Riton & Kah-Lo: Fake I.D.

I would have liked this song at any stage of my life, it’s a banger. Sooo catchy. I love dancehall and dub music, and with this housey mashup it would be too much to miss. It’s good to see it coming back around and getting some attention. This song has led me towards some of the underground scene that’s bubbling under. I saw Little Simz last year, and she’s another that is trailblazing such a funky scene. And Chaka Khan, no less! All exciting and a bit different from a lot of what I’ve been listening to. Both of the aforementioned were really close to making the list. But this one does.

Cosha: Do You Wanna Dance

This is like a naughty Corinne Bailey Rae, a really sweet voice, and a great tune. A beautiful voice. She knocks a few more potential songs from the list because of the effortlessness of this. I said in last year’s A Year of Songs that this would be great year for music. It’s been so tough to choose. So to decide I’ve chosen songs that I can listen back to and be taken to moments of significance and memories. This is one.  Super-love for this.

Christine and the Queens: La Marcheuse

So, Christine and the Queens. I was listening to Chris’ new album with a couple of other people. I really didn’t like it. I still don’t – I find it a bit pretentious, boring and, simply put, just not the sort of thing that I like. They both really liked it. I wasn’t going to change my mind, but I will always compromise. So we continued to listen to it. I didn’t change my mind. I still haven’t. The new album was packaged as a double album, so in compromising I discreetly switched from the English version to the French version. And then this track came on. I set it back to the beginning of the song and turned it up. This song I really really like (even if my feelings about the album remain). So it’s the strangest choice to include in my songs of the year, but a really lovely song.

(Just please don’t tell anyone, right?)

Sunflower Bean: Crisis Fest

We’ve been listening to this album a lot. I would have been real happy to have chosen any number of songs from Twentytwo In Blue, but I like rock ‘n’ roll, so this is the one – and I think that it’s the first of their songs that I heard, right back at the beginning of the year. More Riot Grrrl action, such a good band. Perfect pop. With a message. And another track with a blinding choice of words.

Smashing Pumpkins: Solara

This is another song that I just have to turn up real loud. Another great return. I liked this from when I first heard it. Typically SP, it is a bit strange (in a good way), but from turning up the volume I found that I heard lots of hidden layers in this, which makes it a proper story where you can make up your own tale as to what’s going on. Really dark and impressive in its imagery, so you might not want to make a tale of it.

(But I don’t like the video. I find it a tough and pretty horrible watch. Even if it fits the song well. So beware.)

SOAK: Everybody Loves You

There was one of these last year, too, when I just can’t place what I reminds me of. It’s a tune that can get at me, so that I want to hear it again straight away. A great voice, a stripped back song, it captures my senses. And again, it has its surprises. Strange and beautiful.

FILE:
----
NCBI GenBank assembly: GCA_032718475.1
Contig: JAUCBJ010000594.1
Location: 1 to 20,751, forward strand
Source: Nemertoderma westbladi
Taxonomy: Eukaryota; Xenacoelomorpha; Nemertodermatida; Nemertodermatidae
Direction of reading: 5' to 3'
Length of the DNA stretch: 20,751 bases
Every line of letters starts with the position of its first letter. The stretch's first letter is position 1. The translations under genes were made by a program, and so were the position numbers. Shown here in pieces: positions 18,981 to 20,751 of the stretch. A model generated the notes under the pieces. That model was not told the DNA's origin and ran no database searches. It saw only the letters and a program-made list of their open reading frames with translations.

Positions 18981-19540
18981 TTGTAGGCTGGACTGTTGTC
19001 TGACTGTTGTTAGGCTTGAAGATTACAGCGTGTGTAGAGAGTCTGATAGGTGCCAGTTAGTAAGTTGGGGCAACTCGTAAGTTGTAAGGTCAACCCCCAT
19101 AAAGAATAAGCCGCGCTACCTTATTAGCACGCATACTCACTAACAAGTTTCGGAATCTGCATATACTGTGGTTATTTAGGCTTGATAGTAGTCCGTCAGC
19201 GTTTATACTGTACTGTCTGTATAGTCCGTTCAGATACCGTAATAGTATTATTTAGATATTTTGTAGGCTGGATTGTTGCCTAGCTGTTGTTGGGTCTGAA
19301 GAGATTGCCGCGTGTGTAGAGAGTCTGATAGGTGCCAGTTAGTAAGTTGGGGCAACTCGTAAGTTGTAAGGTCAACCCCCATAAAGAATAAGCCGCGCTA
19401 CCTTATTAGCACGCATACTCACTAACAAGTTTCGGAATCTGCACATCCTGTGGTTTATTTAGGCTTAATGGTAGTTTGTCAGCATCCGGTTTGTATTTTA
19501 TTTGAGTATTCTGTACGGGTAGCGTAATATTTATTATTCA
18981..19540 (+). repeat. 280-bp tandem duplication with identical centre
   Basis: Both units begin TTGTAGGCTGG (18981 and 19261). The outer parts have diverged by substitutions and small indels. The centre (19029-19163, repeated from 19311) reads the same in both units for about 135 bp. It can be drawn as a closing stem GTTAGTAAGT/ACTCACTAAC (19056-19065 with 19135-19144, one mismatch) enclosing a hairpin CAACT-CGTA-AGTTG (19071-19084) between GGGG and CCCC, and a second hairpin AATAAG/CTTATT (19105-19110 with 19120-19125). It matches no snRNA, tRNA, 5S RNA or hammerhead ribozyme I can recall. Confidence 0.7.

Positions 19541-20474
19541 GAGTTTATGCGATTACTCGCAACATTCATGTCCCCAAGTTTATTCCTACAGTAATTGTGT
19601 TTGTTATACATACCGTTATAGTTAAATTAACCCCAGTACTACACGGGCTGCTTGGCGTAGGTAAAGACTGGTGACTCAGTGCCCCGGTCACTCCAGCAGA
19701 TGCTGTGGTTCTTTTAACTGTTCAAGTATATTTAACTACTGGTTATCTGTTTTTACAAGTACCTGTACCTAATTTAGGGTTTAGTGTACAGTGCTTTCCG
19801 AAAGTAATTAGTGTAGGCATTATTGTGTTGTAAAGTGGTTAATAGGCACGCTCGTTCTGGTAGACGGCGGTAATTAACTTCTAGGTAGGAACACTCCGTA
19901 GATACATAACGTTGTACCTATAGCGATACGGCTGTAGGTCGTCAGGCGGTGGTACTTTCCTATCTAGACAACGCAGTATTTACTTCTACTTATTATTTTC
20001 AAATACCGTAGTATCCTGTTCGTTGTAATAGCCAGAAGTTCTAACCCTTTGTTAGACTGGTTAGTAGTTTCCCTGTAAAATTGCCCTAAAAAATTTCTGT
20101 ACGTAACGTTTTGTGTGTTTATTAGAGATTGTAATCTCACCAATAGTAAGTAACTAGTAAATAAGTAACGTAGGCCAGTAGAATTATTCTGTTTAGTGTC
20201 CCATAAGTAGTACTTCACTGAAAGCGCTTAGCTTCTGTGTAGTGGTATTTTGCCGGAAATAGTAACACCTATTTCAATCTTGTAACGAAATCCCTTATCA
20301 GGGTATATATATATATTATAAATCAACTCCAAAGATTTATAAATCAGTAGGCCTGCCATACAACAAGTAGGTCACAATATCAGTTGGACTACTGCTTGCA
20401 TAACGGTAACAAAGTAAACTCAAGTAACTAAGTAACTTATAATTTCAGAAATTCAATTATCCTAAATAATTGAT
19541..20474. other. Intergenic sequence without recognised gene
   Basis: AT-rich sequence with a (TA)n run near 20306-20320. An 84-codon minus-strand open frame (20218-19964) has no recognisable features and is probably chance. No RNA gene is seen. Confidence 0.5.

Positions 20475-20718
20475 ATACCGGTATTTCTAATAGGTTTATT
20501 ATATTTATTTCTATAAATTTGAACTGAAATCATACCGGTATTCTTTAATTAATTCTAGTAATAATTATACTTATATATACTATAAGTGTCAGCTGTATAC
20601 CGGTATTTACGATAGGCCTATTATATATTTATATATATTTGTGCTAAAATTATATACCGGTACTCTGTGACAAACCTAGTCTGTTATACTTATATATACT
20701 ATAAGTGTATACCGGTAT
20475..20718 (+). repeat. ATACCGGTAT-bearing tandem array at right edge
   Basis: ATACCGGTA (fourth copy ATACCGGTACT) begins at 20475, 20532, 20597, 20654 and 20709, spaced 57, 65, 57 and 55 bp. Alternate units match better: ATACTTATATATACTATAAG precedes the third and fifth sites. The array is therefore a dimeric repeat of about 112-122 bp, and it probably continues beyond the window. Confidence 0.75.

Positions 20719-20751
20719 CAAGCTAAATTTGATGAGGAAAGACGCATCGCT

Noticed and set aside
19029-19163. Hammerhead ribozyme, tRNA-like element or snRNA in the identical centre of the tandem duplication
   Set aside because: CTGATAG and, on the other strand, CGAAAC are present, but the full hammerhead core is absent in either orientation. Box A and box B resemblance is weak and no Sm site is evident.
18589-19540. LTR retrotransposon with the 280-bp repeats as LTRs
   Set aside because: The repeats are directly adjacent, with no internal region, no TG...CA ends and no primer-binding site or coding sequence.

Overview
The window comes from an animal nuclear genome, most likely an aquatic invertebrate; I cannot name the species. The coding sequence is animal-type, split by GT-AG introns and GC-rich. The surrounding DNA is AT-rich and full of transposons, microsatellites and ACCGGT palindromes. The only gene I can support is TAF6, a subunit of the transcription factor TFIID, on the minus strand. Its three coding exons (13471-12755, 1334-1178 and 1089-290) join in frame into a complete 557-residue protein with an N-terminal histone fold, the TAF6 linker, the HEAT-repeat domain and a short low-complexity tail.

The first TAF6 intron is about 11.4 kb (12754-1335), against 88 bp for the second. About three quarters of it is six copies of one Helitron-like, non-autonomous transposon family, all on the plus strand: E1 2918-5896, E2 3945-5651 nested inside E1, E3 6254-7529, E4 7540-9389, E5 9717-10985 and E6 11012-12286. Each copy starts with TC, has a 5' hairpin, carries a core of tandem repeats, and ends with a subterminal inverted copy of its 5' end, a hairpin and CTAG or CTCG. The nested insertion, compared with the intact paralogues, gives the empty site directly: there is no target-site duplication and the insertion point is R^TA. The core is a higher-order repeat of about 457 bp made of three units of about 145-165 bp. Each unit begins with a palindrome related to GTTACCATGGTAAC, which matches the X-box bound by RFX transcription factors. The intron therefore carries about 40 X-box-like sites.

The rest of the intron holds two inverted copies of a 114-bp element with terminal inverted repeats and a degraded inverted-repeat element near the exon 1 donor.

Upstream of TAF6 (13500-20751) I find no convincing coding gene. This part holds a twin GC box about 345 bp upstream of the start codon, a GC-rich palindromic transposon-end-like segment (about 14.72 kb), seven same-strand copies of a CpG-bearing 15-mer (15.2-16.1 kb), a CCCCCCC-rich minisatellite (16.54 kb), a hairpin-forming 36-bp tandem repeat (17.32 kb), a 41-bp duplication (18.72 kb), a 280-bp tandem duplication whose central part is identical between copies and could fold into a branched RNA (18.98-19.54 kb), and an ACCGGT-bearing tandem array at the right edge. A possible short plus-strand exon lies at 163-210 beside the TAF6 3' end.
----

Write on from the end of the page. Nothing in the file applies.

Wolf Alice: Beautifully Unconventional

Such worthy winners of the Mercury Prize. A great album. And a very pertinent song relating to a story that I posted a few months ago called About a Girl. When life imitates art, sort of. I met someone almost immediately after finishing that story who was just like the girl of the tale. I’ve never met anyone who has connected with any of my characters in the way that she did. And then about six weeks later she disappeared. Until I opened up the paper one day to find that she was the interest of the world’s media! It didn’t surprise me. She wanted me to write a second part to that story – thanks for the inspiration, I will! This is dedicated to her.

On last year’s A Year of Songs I mentioned what my earworm for the year had been – a kind of summary in song. The subject of this year’s is Here’s Where The Story Ends by The Sundays. I love the idea of having souvenirs of a year, and that’s what these song lists are for – not that this has been a terrible year, like in the subject of the song – what many songs are for in many different ways, and like the amazing live music that I’ve been to over the past 18 months, or so. But also I chose that earworm as personally next year will be a great year of change, of achieving new goals, ambitions and dreams – you might have noticed that I haven’t been posting much this past year; I’ve been in the lab with a pen and a pad, to quote Dr Dre. There’ll be more about all that in the New Year at some point.

All that’s left is to wish a very Happy New Year to you. Thank you for letting me take up so much of your time – I did get quite carried away. I do. Have fun . . .


I can’t resist adding an extra song, just because I can. This is the final song on the Arctic Monkeys’ album. The very last note is such an original ending to an album. A quirky, unpredictable little number. I hope that you enjoy this, and the rest of the songs on the list. I love making lists.

Arctic Monkeys: The Ultracheese

2 thoughts on “Tales From A Record Shop: Here’s Where The Story Ends – A Year of Songs

Leave a Reply

Fill in your details below or click an icon to log in:

WordPress.com Logo

You are commenting using your WordPress.com account. Log Out /  Change )

Facebook photo

You are commenting using your Facebook account. Log Out /  Change )

Connecting to %s

%d bloggers like this: